Sociolinguistics and linguistic anthropology; sociophonetics; language, gender, and sexuality, especially within transgender and LGBQ communities; embodiment; language and identity; language socialization; ethnography; acoustic and perceptual phonetics; discourse analysis.
I am a sociocultural linguist who focuses on the linguistic practices of transgender and LGBQ speakers through a combination of ethnographic, discourse analytic, and sociophonetic methods. Much of my work is concerned with the complex relationship between identity and gendered embodiment, which I approach from two perspectives.
The first arm of my research concerns the innovative use of body part terminology in primarily internet-mediated transgender communities of practice. By exploring how trans speakers combine traditionally female and male genital terminology, this work highlights the ways trans bodies challenge our most basic ideas about gender and sex. Rather than treating sex as the natural, objectively real, biological state of the body, trans speakers push us to recognize the fluidity and socially constructed nature of “female” and “male” embodiment.
This understanding of the gendered body informs my sociophonetic research on the production and perception of the voice’s gendered characteristics. In this work, I have emphasized the complexity of gender differences in the voice, which exist not in pre-packaged female and male types, but rather are constructed through innovative combinations of disparate linguistic resources that take on meaning only with respect to their context of occurrence.
As a whole, my research program and advocacy are aimed at challenging prevailing notions about gender, sex, and the body in both linguistics and broader cultural contexts, offering in their place a socially-grounded understanding of the body that centers non-normative genders and better accounts for the full range of gendered subjectivities.
2012 Ph.D., Linguistics, University of Colorado, Boulder
- Examining the intersections of race and gender in the voices of trans people of color;
- Tracking changes in the use of body part terminologies in trans communities;
- Theorizing the interactional and social meanings of creaky voice quality;
- In collaboration with colleagues at Reed College, analyzing the social distribution of creaky voice quality across a gender-diverse sample;
- Documenting developments in trans communities’ linguistic activism;
- The construction of agency with respect to gender presentation and identity.
- General Editor, Oxford University Press’s series, Studies in Language, Gender, and Sexuality
Zimman, Lal (forthcoming). Agency and the gendered voice: Metalinguistic negotiations of vocal masculinization among female-to-male transgender speakers. For Anna Babel (Ed.), Sociolinguistic Awareness and Control. Cambridge University Press.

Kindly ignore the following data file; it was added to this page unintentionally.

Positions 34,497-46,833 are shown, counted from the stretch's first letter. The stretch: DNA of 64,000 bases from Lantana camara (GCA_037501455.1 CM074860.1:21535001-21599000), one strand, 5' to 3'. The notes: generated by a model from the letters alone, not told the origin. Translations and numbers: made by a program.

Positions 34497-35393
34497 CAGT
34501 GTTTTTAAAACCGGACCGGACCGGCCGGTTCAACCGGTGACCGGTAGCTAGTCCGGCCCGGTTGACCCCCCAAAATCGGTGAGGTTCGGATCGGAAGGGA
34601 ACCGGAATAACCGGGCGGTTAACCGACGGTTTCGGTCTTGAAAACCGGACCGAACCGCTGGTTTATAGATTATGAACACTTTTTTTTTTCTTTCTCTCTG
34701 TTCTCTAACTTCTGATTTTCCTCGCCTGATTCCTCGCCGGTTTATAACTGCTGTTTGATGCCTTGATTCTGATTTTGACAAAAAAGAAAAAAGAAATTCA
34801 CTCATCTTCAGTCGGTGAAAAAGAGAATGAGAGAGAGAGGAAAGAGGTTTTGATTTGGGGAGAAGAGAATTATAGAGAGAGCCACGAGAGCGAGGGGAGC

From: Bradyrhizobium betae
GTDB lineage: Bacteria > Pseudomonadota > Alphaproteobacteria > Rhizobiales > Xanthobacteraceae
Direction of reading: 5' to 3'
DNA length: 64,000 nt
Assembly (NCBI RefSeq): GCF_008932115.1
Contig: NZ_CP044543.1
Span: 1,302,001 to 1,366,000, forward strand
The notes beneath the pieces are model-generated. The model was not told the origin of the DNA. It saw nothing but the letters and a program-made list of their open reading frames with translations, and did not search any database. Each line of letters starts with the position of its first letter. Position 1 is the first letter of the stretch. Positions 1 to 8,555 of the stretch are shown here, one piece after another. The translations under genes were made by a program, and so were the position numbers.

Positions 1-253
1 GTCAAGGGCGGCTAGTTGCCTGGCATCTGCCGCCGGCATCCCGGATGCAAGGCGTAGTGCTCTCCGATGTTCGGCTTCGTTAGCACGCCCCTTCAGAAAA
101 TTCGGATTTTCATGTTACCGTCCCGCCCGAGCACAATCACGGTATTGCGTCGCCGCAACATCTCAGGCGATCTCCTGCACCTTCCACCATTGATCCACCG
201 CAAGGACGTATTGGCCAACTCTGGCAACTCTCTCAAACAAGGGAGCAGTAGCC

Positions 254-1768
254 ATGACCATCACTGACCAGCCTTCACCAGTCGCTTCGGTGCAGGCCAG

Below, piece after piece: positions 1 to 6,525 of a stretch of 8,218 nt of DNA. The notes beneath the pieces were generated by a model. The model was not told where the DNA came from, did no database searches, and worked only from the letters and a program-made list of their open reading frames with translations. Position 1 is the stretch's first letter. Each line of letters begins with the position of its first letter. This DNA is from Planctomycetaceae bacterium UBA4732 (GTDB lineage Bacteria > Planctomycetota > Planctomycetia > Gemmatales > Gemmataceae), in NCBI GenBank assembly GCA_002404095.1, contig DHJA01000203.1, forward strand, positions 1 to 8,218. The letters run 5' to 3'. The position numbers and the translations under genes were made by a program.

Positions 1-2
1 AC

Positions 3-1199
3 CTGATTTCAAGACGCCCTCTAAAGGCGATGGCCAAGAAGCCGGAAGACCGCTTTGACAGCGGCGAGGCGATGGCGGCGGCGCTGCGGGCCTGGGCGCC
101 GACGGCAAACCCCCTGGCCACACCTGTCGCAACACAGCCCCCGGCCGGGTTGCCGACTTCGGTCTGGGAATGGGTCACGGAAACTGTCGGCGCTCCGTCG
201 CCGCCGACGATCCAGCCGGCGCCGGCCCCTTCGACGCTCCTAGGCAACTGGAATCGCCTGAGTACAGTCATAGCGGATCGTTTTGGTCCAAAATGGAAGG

Zimman, Lal (2015). Transmasculinity and the voice: Diverse masculinities through phonetic bricolage. For Tommaso Milani (Ed.), Language and Masculinities. Routledge. 197-219.
Zimman, Lal, Jenny Davis & Joshua Raclaw (Eds.) (2014). Queer Excursions: Retheorizing Binaries in Language, Gender, and Sexuality. Oxford University Press. First editor, with Jenny Davis and Joshua Raclaw.
Zimman, Lal (2014). The discursive construction of sex: Remaking and reclaiming the gendered body in talk about genitals among trans men. In Lal Zimman, Joshua Raclaw, and Jenny Davis (eds.), Queer Excursions: Retheorizing Binaries in Language, Gender, and Sexuality. Oxford University Press. 13-34.
Davis, Jenny, Lal Zimman, and Joshua Raclaw (2014). Opposites attract: Retheorizing binaries in language, gender, and sexuality. In Lal Zimman, Jenny Davis, & Joshua Raclaw (Eds.), Queer Excursions: Retheorizing Binaries in Language, Gender, and Sexuality. Oxford University Press. 1-12.
Edelman, Elijah & Lal Zimman (2014). Boycunts and bonus holes: Discourse about transmasculine bodies and the sexual productivity of genitals. Journal of Homosexuality 61(5):673-690. Special issue on Trans Sexualities, edited by Carla A. Pfeffer.
Zimman, Lal (2013). Hegemonic masculinity and the variability of gay-sounding speech: The perceived sexuality of transgender men. Journal of Language & Sexuality2(1):1-39.
Zimman, Lal & Kira Hall (2009). Language, embodiment, and the “third sex”. In Dominic Watt and Carmen Llamas (eds.), Language and Identities. Edinburgh: Edinburgh University Press. 166-178.
Zimman, Lal (2009). “The other kind of coming out”: Transgender people and the coming out narrative genre. Gender and Language 3(1):53-80.
- Linguistics 106: Phonetics
- Linguistics 131: Sociocultural Linguistics
- Linguistics 233: Language, Gender, and Sexuality